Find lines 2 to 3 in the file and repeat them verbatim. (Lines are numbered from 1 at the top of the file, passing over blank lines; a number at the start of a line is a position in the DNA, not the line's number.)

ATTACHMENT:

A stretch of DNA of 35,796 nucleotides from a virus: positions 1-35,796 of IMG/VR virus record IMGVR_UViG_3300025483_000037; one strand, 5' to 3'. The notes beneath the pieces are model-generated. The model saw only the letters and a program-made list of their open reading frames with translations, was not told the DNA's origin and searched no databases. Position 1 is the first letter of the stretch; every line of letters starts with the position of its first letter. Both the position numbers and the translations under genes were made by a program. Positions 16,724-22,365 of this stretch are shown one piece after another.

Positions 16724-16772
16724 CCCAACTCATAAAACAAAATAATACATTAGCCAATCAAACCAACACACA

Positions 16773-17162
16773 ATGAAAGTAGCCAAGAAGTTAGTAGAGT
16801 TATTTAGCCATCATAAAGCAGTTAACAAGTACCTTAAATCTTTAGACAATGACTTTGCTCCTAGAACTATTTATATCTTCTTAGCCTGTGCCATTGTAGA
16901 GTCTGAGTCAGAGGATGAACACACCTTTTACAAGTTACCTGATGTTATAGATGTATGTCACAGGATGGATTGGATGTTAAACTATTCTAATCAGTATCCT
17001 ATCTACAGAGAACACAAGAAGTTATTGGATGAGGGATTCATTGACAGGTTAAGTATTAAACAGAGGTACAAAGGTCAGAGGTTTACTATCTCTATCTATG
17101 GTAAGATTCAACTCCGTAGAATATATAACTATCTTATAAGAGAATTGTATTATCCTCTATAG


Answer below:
Positions 16724-16772
16724 CCCAACTCATAAAACAAAATAATACATTAGCCAATCAAACCAACACACA